How to Know if You’re Ready to Buy a House?

couple talking to realtor about buying a new house

You’ve saved up for a down payment, narrowed your choices of neighborhoods and drawn up a wish list of what you’re looking for in your first home, but now you’re getting cold feet. How do you know if you’re really ready to buy a house? To help put your mind at ease and make sure you’re really prepared for this purchase, we’ve put together a list of questions to ask yourself before buying a new house.

Can I afford to buy a house?

Before viewing properties, remember purchasing a new home will cost more than just the down payment. You’ll also need to cover closing costs, which are typically between 2-4 percent of the total purchase, as well as moving costs, and possibly new furniture and any unexpected renovations for the new home. It’s best to have a little extra cushion in savings for additional factors like this.

Can I afford the monthly mortgage payments?

Most lending companies will grant a loan to a homebuyer if the monthly mortgage payments do not push the buyer’s debt-to-income (DTI) ratio above the recommended 43 percent. This means the total monthly payment debt, including your mortgage, credit cards, personal loans, other loans, and car payments, should not exceed 43 percent of your monthly income. You may want to work out these figures on your own prior to applying for a loan so you have an idea of how much you can afford. You can use our online Debt-to-Income Calculator to help.

When determining whether you can actually afford your monthly payments, though, remember there’s more to home ownership than a monthly mortgage payment. Be sure to include calculations for taxes, insurance and utility bills. A mortgage lender should be able to provide some of these numbers for you, so be sure to ask. You can also calculate a mortgage payment with our online calculator.

Am I ready to settle down? 

The average length of time homeowners in the United States live in a house is only seven years. Buyers who don’t plan on staying in a home long-term may end up incurring a loss. Consider factors like your career, family planning, changing demographics of a neighborhood when trying to answer this question. Experts advise buyers to only purchase a home you plan on living in for a minimum of five years. Have you created your five-year plan? If not, now’s the perfect time to sit down and evaluate what your next five years might look like.

Does buying a house in my neighborhood make financial sense? 

Many Americans view homeownership as a rite of passage into adulthood, but that doesn’t mean purchasing a home always makes financial sense. In some neighborhoods, rentals are relatively cheap while houses sell for far more than they’re actually worth. In these neighborhoods, buying a home may not be the logical choice, even if you can easily afford the purchase. Make a list of pros and cons for various neighborhoods, along with the cost of renting vs. owning to make the best decision.

Is my credit score high enough?

A fairly decent credit score is necessary to qualify for a home loan. Most lenders will only grant a home loan to borrowers with a credit score of 650 or higher. If your credit score isn’t quite there yet, try these tips and over a period of months you should start to see an increase in your score.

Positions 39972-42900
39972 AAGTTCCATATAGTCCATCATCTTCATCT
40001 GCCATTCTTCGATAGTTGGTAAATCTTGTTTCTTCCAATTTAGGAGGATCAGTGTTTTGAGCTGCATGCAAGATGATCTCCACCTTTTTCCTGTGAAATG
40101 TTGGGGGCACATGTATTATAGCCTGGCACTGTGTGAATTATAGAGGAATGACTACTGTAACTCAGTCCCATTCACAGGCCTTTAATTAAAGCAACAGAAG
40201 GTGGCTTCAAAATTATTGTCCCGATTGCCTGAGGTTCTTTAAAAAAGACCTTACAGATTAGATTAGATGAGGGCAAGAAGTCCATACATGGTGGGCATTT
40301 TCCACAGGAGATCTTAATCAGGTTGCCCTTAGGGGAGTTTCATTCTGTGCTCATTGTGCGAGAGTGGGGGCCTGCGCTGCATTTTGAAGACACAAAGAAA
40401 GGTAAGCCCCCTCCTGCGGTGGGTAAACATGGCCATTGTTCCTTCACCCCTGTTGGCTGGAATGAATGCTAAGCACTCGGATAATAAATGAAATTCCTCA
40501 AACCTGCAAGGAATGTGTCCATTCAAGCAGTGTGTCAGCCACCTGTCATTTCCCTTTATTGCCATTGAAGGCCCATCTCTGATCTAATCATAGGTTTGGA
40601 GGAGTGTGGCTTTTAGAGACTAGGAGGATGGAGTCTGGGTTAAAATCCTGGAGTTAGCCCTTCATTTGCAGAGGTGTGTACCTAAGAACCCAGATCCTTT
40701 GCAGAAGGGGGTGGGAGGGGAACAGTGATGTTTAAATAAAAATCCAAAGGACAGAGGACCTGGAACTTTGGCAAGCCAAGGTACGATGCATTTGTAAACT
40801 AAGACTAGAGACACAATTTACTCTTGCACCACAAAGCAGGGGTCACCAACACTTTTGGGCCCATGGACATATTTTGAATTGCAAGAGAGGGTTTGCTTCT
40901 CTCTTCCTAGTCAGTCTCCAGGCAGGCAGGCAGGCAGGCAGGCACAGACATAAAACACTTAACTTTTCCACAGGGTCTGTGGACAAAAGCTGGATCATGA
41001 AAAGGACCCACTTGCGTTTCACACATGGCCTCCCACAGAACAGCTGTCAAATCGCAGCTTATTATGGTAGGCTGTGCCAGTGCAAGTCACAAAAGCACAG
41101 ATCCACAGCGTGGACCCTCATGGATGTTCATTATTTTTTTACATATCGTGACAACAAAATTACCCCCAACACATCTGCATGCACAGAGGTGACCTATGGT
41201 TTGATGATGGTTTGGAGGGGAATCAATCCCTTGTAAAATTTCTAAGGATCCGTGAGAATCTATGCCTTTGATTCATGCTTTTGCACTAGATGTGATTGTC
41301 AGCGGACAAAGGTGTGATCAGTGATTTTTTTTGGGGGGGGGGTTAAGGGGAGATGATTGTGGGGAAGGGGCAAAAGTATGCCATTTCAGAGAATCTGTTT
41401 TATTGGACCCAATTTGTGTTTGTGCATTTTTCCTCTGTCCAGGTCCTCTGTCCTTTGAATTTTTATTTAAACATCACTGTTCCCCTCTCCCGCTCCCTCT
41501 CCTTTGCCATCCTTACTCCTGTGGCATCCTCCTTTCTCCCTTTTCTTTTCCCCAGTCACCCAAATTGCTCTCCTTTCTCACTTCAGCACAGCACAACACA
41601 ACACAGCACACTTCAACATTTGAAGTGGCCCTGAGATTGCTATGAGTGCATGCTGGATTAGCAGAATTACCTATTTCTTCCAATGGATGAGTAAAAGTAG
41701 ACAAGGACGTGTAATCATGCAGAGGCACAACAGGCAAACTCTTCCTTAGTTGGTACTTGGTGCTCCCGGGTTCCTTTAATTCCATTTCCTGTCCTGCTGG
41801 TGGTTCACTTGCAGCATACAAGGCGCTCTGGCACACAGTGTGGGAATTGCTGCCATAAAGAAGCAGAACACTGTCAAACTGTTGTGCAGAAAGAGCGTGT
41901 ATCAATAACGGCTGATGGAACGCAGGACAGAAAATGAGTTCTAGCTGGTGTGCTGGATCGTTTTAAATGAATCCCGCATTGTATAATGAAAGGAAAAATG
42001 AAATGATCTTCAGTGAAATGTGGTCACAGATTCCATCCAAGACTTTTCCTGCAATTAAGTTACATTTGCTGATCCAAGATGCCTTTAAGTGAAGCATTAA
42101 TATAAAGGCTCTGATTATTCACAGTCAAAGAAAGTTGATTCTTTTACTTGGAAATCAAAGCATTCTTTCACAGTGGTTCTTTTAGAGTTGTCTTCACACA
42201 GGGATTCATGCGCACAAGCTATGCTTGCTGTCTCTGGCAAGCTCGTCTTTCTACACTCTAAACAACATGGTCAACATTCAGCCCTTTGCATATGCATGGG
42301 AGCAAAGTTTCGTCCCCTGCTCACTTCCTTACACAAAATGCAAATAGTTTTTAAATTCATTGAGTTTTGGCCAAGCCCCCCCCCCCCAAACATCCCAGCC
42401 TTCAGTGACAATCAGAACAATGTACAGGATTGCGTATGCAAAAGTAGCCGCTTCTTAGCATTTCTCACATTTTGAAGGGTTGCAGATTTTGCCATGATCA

• Pay more than your minimum payment each month, anything extra helps
  • Pay all your bills on time
  • Payoff your credit card bills in full each month
  • Keep credit utilization at a minimum
  • Don’t open any new loans or credit cards

As a member of Partner Colorado, you can view your FICO® Score through our Mobile Banking App. Your FICO® Score is based on information from your Experian credit report and checking it will help you understand your credit better and avoid surprises. Visit our website to learn more about the components of your FICO® Score and find frequently asked questions.

Do I have a plan in place for repairs? 

When a renter has a leaky faucet, they call the landlord and no longer have to worry about the problem. As a homeowner, if you have a leaky faucet, it becomes your problem and your expense. You can either fix it or hire someone to do the job, but it’s a good idea to have a plan in place before anything needs to be fixed. If you’re handy enough to handle repairs on your own, you’ll need to be ready and willing to give up some of your free time to tend to things around the house.  Otherwise, it’s best to have savings put away to pay for unexpected home repairs.

Sometimes, an appliance or a system in the house will be broken beyond repair and will need replacing. It’s a good idea for homeowners to have enough money stashed away in an emergency fund to cover these purchases. Open a savings account to get your emergency fund started.

It’s perfectly normal to feel hesitant about what may be the biggest purchase of your life. However, buying a first home is an exciting milestone that only happens once in a lifetime. If you think you’re ready to take this step, first make sure this purchase is right for you financially and practically.

If you feel like you need a little help walking through the home-buying process, check out our online Go-To-Guide for Home Buyers. You’ll find helpful information about the various types of home loans, essential tools to help you evaluate which type of loan is right for you, qualification requirements to simplify the process and other tips for finding the perfect home.

If you’re ready to get started on your home loan application, call us at (877) 725-8913 or apply online. We can help you determine the best type of home loan for your first house.